Where in the US are Same-sex Marriage Rates Highest?
Stacker examined U.S. Census data to explain which states have the highest rates of same-sex marriage.
From the Stonewall Riots of 1969 to the national debate over gender-affirming care for trans people today, LGBTQ+ Americans have been fighting for visibility and equality since the time of Marsha P. Johnson and the early days of the gay liberation movement. After decades of marches, protests, and passionate activism regarding discriminatory policies designed to prevent marriage equality from becoming a reality, same-sex marriage became legal nationwide in 2015.
Stacker examined U.S. Census data to find which states have the highest rate of same-sex marriages. Less than a decade after the Supreme Court decision, many of the 7.1% of Americans who identify as LGBTQ+ have taken the plunge. Additionally, about 1% of all married couples in the U.S. are made up of same-sex partners. States with the largest population of same-sex married couples overall include California, Texas, and Florida.
Prior to the ruling on the landmark Obergefell v. Hodges case, individual states decided whether to legally recognize same-sex marriage. All the states in the top five on this list legalized same-sex marriage prior to it becoming national law—Massachusetts being the first to do so in 2004.
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– Total same-sex married couples: 19,629
– Share of all married couples: 1.35%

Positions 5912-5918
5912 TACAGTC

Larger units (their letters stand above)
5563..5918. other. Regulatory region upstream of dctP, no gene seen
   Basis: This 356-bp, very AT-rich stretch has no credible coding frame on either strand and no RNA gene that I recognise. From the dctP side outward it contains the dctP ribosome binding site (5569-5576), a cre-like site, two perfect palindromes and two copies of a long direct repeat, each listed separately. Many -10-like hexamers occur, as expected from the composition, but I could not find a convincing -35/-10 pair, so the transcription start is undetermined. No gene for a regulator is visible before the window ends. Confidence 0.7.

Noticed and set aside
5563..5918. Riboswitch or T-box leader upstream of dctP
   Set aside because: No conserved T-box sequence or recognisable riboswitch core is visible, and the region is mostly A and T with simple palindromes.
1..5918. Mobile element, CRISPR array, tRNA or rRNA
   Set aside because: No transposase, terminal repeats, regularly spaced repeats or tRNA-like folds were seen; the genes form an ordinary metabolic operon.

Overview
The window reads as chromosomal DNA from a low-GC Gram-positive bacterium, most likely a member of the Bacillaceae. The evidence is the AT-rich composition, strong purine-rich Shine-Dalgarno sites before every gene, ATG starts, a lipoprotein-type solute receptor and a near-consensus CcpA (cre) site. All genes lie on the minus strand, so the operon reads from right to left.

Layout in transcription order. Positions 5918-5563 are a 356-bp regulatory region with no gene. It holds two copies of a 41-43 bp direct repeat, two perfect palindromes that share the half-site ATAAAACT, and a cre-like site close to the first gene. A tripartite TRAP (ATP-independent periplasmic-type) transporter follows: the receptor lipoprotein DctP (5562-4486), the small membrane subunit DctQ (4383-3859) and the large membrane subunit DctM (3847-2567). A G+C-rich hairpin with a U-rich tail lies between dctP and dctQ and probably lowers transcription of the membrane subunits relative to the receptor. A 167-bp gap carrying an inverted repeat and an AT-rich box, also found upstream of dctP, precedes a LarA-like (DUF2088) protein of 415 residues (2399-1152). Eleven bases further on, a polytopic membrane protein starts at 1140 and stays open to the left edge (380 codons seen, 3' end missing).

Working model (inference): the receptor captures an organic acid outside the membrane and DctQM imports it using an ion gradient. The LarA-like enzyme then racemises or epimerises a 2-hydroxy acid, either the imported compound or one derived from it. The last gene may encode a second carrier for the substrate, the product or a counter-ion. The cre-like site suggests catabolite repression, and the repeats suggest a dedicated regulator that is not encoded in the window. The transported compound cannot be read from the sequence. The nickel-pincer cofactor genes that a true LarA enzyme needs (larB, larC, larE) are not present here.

Washington’s history of marriage equality spans over four decades. The first notion of marriage equality came only five years after Stonewall, when Singer v. Hara came before the Washington Supreme Court in 1974. Plaintiffs argued that Washington’s Equal Rights Amendment—the 1973 law that prohibited discrimination on the account of sex—effectively made the denial of same-sex marriage discriminatory, an argument which the court rejected. More than three decades later in 2006, the Anderson v. King County case challenged the ban on same-sex marriage under Washington law, which also failed.
Public opinion on same-sex marriage in Washington state didn’t turn toward equality until the tragic ending to the love story of Kate Fleming and Charlene Strong of Madison Valley. When Fleming was critically injured in a flash flood and died in her hospital room, her partner of nearly a decade wasn’t allowed to be by her side because the hospital said she needed the permission of Fleming’s “next of kin” to be allowed.
After that story spurred sympathy among Washingtonians, several laws passed giving same-sex couples some of the same rights as heterosexual ones, little by little, until Washington legalized gay marriage on February 13, 2012. Along with Maine and Maryland on November 6, 2012, Washington became one of the first states to legalize same-sex marriage through popular vote. So it stands to reason that the Evergreen State is continually named one of the most LGBTQ+-friendly places to live in America.
– Total same-sex married couples: 18,746
– Share of all married couples: 1.51%
On November 18, 2003, the Massachusetts Supreme Court found the ban on equal marriage unconstitutional, citing that it essentially created “second-class citizens.” On May 17, 2004, Marcia Kadish and Tanya McCloskey—a couple living in Malden—married at Cambridge City Hall, becoming the first legally married same-sex couple in U.S. history. Before the day ended, 77 other same-sex couples followed suit.